Whenever there is a new announcement or breakthrough with AI, it always strikes me how out of reach the results would be to replicate for individuals and small organizations. Machine learning algorithms, and especially deep learning with neural networks, are often so computationally expensive that they are infeasible to run without immense computing power.
As an example, OpenAI Five (OpenAI’s Dota 2 playing bot) used 128,000 CPUs and 256 GPUs which trained continuously for several months:
In total, the current version of OpenAI Five has consumed 800 petaflop/s-days and experienced about 45,000 years of Dota self-play over 10 realtime months.
Running a collection of more than a hundred thousand CPUs and hundreds of GPUs for ten months would cost several million dollars without discounts. Needless to say, a hobbyist such as myself would never be able to replicate those results. Cutting edge AI research like this has an implicit disclaimer: “Don’t try this at home”.
Even on a smaller scale, it is not always possible to run machine learning algorithms without certain trade-offs. I can sort a list of a million numbers in less than a second, and even re-compile a fairly complex web application in a few seconds, but training a lyrics-generating neural network on less than three thousand songs takes several hours to complete.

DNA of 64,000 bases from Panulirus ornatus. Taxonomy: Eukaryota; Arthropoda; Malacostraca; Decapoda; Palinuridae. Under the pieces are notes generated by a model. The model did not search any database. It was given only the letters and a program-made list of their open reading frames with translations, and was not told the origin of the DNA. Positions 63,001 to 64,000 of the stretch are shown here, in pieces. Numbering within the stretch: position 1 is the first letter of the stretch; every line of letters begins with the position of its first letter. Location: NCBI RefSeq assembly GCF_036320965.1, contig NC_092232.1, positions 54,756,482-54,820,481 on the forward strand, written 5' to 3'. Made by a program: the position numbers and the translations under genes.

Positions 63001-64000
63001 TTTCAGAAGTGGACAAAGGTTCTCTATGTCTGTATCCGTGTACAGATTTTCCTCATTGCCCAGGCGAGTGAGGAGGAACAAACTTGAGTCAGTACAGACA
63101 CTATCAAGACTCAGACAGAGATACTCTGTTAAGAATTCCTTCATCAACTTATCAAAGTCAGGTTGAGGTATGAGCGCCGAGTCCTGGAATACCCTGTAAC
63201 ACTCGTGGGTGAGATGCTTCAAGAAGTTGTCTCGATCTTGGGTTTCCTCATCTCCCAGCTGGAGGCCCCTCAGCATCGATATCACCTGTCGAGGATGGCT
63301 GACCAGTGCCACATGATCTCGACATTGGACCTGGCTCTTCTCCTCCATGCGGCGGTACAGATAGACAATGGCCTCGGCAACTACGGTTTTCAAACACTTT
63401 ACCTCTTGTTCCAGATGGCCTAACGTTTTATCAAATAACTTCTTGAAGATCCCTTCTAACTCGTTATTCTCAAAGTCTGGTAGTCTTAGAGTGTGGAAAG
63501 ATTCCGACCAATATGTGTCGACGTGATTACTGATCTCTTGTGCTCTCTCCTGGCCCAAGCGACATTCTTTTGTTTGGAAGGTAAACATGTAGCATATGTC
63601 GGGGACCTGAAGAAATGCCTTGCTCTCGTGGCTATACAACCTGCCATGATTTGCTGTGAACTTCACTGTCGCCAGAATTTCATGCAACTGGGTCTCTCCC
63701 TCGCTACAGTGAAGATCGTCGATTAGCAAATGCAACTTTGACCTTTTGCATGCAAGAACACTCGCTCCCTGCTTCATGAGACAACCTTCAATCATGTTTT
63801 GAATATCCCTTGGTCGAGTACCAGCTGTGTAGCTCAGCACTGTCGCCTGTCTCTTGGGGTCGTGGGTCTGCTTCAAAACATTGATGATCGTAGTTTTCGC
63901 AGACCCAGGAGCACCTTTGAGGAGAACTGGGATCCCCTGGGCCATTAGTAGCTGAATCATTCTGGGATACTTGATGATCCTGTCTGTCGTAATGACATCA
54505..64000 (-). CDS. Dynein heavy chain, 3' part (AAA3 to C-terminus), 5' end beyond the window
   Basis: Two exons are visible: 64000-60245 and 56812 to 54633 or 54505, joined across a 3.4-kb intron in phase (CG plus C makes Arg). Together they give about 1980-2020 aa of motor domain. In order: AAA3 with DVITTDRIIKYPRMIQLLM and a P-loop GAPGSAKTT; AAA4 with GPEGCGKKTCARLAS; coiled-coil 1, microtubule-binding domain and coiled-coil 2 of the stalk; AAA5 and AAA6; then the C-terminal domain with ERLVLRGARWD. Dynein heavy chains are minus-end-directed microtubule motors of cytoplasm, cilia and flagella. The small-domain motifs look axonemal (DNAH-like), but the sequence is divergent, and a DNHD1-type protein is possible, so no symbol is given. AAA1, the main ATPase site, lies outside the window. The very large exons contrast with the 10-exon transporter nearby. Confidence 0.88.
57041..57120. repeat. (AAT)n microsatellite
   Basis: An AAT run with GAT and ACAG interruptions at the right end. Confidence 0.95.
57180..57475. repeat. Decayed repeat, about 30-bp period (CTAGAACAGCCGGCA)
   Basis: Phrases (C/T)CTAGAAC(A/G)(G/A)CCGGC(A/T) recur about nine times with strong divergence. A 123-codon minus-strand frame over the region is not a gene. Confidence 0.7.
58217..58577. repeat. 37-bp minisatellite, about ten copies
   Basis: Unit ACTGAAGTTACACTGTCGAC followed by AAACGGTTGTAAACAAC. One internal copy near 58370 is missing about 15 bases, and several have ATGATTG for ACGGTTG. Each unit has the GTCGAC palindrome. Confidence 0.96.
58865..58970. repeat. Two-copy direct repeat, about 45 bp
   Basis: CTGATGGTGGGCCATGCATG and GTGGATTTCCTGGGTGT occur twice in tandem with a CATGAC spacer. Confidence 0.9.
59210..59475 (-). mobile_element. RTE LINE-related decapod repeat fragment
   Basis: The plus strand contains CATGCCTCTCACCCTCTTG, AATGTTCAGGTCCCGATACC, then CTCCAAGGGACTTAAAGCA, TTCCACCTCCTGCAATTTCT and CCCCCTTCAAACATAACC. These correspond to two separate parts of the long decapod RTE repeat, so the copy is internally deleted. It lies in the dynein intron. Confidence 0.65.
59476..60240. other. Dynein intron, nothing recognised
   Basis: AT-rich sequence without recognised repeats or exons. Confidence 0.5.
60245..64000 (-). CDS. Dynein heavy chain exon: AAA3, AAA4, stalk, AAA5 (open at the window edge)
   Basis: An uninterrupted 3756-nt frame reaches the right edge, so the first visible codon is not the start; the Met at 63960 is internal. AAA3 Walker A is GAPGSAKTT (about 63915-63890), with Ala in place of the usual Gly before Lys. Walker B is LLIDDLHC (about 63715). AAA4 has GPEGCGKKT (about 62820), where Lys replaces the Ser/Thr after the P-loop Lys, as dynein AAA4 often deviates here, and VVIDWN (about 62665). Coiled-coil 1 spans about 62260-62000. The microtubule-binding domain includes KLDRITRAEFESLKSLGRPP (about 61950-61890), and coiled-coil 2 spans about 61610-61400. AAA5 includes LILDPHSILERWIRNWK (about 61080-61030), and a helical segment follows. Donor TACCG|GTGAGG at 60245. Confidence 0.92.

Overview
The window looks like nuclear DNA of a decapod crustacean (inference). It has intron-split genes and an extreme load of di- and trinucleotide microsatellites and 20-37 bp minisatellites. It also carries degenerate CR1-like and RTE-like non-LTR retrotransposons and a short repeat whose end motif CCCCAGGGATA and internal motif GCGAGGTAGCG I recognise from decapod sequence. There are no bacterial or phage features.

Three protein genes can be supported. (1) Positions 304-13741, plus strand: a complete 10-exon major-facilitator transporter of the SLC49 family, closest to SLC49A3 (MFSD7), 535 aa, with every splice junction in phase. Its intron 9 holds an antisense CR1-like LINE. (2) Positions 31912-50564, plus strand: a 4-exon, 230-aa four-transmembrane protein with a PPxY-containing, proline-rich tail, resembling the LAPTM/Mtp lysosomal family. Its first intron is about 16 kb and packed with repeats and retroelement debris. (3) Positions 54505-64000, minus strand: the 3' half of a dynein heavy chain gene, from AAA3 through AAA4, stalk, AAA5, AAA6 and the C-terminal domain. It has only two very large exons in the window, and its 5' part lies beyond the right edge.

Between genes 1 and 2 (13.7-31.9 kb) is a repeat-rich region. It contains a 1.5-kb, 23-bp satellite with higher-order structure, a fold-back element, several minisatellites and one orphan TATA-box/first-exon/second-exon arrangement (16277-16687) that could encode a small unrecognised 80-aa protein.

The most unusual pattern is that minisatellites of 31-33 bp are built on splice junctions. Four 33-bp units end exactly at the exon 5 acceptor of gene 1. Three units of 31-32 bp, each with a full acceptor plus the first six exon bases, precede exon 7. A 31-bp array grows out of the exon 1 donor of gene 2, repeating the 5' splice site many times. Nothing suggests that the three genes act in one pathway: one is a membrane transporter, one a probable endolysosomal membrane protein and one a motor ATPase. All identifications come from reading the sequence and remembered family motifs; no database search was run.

Although a comparison between number sorting and machine learning seems a bit silly, I wonder if we will ever see a huge reduction in computational complexity, similar to going from an algorithm like bubble sort to quicksort.1
Perhaps it is not fair to expect to be able to replicate the results of a cutting edge research institution such as OpenAI. Dota 2 is a very complex game, and reinforcement learning is an area of research that is developing fast. But even OpenAI acknowledges that recent improvements to their OpenAI Five bot are primarily due to increases in available computing power:
OpenAI Five’s victories on Saturday, as compared to its losses at The International 2018, are due to a major change: 8x more training compute. In many previous phases of the project, we’d drive further progress by increasing our training scale.
It feels slightly unnerving to see that the potential AI technologies of the future are currently only within reach of a few companies with access to near-unlimited resources. On the other hand, the fact that we need to throw so many computers at mastering a game like Dota should be comforting for those with gloomy visions of the future :-)